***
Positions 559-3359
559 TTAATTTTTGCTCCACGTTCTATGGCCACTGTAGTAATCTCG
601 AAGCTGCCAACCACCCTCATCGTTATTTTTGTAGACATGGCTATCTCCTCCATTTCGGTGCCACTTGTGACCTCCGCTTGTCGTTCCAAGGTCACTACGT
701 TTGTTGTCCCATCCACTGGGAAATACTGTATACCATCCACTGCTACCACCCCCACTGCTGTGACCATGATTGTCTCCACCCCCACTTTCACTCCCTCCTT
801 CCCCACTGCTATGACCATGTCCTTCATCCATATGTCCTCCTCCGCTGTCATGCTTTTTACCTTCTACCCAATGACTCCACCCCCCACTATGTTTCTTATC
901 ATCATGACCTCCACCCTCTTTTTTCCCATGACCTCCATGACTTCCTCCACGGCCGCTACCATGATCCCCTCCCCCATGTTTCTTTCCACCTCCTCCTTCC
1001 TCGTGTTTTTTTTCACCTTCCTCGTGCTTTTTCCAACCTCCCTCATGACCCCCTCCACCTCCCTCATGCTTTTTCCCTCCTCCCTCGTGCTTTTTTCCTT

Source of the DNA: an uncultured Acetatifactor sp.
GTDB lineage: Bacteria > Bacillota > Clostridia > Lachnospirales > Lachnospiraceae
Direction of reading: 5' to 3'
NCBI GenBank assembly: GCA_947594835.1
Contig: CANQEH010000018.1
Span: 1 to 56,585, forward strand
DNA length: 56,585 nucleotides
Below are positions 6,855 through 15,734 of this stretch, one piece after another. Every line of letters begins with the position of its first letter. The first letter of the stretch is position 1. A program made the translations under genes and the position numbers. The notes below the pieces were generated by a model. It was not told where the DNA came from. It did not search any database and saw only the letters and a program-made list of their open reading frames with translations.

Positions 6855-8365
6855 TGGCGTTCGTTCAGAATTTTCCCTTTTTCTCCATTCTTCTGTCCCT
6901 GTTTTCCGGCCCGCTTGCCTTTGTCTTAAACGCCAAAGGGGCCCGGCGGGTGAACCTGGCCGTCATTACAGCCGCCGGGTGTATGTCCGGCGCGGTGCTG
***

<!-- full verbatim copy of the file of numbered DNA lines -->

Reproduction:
Positions 559-3359
559 TTAATTTTTGCTCCACGTTCTATGGCCACTGTAGTAATCTCG
601 AAGCTGCCAACCACCCTCATCGTTATTTTTGTAGACATGGCTATCTCCTCCATTTCGGTGCCACTTGTGACCTCCGCTTGTCGTTCCAAGGTCACTACGT
701 TTGTTGTCCCATCCACTGGGAAATACTGTATACCATCCACTGCTACCACCCCCACTGCTGTGACCATGATTGTCTCCACCCCCACTTTCACTCCCTCCTT
801 CCCCACTGCTATGACCATGTCCTTCATCCATATGTCCTCCTCCGCTGTCATGCTTTTTACCTTCTACCCAATGACTCCACCCCCCACTATGTTTCTTATC
901 ATCATGACCTCCACCCTCTTTTTTCCCATGACCTCCATGACTTCCTCCACGGCCGCTACCATGATCCCCTCCCCCATGTTTCTTTCCACCTCCTCCTTCC
1001 TCGTGTTTTTTTTCACCTTCCTCGTGCTTTTTCCAACCTCCCTCATGACCCCCTCCACCTCCCTCATGCTTTTTCCCTCCTCCCTCGTGCTTTTTTCCTT

Source of the DNA: an uncultured Acetatifactor sp.
GTDB lineage: Bacteria > Bacillota > Clostridia > Lachnospirales > Lachnospiraceae
Direction of reading: 5' to 3'
NCBI GenBank assembly: GCA_947594835.1
Contig: CANQEH010000018.1
Span: 1 to 56,585, forward strand
DNA length: 56,585 nucleotides
Below are positions 6,855 through 15,734 of this stretch, one piece after another. Every line of letters begins with the position of its first letter. The first letter of the stretch is position 1. A program made the translations under genes and the position numbers. The notes below the pieces were generated by a model. It was not told where the DNA came from. It did not search any database and saw only the letters and a program-made list of their open reading frames with translations.

Positions 6855-8365
6855 TGGCGTTCGTTCAGAATTTTCCCTTTTTCTCCATTCTTCTGTCCCT
6901 GTTTTCCGGCCCGCTTGCCTTTGTCTTAAACGCCAAAGGGGCCCGGCGGGTGAACCTGGCCGTCATTACAGCCGCCGGGTGTATGTCCGGCGCGGTGCTG